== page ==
And, of course, there are those things associated with retirement that might be part of what is going on with my dreaming self -- aging and all that stuff: loss of power due to loss of  income, loss of youth and physical attractiveness (as if!) and energy, etc. (Is it significant that I chose an image of a young boy to illustrate this post? Well, duh!)

Of course, as Sigmund Freud said, sometimes a cigar is just a cigar. This is Labor Day weekend and that is a major cultural transition in the United States: the end of summer, the end of vacation, the beginning of school and the beginning of autumn. We spent yesterday at a circus museum and an 1840s-era re-enactment, both things that hark back to a past that is now gone. The house is full of pending transitions: Michael A will be returning to Chicago -- a part of my own past -- and Peter is moving towards moving on. Tom is purchasing some land adjacent to ours, which makes "home" a bigger place. It is land that he once co-owned with his only brother, who died last fall. A major transition for Tom. But by taking the whole parcel now, it returns a part of his past in a way, because the "new" land is part of the original land grant of the farm his ancestors got when they came to Wisconsin in the 1840s. Hmm. Just at the  era represented in that re-enactment on the river.  Talk about a transition --that part of Tom's family came from a German village to the Wisconsin wilds.Not exactly the same as coming up here from Chicago-Hyde Park, but even so ...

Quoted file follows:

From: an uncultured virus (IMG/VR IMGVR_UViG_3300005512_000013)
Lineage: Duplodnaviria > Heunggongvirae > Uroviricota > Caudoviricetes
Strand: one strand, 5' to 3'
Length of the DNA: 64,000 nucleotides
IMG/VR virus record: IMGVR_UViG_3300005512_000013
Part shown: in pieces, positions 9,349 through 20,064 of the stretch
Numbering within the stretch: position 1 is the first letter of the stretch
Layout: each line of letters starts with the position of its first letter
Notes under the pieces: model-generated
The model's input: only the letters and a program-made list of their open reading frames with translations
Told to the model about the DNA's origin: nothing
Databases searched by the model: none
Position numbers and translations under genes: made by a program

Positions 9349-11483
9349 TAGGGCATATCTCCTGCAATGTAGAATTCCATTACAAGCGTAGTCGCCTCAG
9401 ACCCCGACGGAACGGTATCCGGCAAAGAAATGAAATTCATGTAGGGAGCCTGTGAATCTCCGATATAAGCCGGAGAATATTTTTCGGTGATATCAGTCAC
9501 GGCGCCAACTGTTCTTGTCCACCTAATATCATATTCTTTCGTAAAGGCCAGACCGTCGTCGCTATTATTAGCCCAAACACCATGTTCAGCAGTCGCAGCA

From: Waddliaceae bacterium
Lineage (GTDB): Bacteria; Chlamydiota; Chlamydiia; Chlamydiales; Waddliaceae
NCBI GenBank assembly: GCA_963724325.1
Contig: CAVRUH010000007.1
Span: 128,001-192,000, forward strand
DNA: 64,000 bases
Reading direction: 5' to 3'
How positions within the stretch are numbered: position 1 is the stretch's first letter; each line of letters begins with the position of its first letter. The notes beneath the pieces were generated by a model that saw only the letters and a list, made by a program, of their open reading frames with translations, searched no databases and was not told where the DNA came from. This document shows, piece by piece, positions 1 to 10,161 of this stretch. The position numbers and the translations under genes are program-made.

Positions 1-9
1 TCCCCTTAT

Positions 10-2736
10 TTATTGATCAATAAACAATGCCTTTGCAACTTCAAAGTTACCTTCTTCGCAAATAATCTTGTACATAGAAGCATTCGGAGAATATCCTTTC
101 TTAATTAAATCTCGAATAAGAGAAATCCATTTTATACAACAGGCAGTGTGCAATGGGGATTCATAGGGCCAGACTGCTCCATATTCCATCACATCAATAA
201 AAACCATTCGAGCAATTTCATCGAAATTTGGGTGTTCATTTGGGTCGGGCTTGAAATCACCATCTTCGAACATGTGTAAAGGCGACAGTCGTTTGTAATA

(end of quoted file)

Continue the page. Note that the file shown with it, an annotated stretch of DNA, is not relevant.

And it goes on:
So is there some major message in my dream, something I am not aware of in my waking life? Not really. But pondering the falling teeth and the nearness of falling leaves makes me more aware of things in my life that are starting to fall/fail. Falling teeth are kind of icky; falling leaves are beautiful.

Which shall  I see?

Sunday, September 2, 2012

A treat we passed up ...

Yesterday at the Wisconsin State Cowchip etc, Tom and Michael A had the traditional pork-chop-on-a-stick for lunch. These are actually quite good, grilled and all, and grilled pork is hard to beat, IMHO. I went with the Girl Scouts' fresh fruit basket instead, a nice mixture of watermelon, cantaloupe, blueberries, grapes, raspberries and pineapple. Afterwards Tom got a hot fudge sundae and Michael A got a root beer float. Next to that booth, a group of young Catholic girls were selling deep fried Oreos. I was fascinated. Of course, part of any state/county/local fair lore is deep frying improbable comestibles to make them ... less digestible? (The top of the line has to be deep fried butter. And, no, I am not making that up.)

Anyway, a middle school student and his grandmother were sharing deep fried Oreos and I waited for their evaluation. The boy liked them, but his grandmother was less impressed. "I can't get any Oreo taste," she complained.  From the look on her face, I think she was trying not to say, "Yuck!" So we decided to give that fried treat a pass.

FYI, this is a picture of a deep-fried-stick-of-butter-on-a-stick. This is the ultimate fair food because it combines deep-fried-something with food-on-a-stick. Deep fried butter debuted at the Texas State Fair -- where else? -- but this stick-of-butter-on-a-stick was supposedly invented in Iowa. There was a reason, but no one believes it. I think this just falls into the "We have the technology to do this!" category. While I do not recommend you try this at home -- eating or making them -- it is a stick of butter, dipped in a cinnamon honey batter and then deep fried. To add to its healthful nature, you then put on a sugar glaze.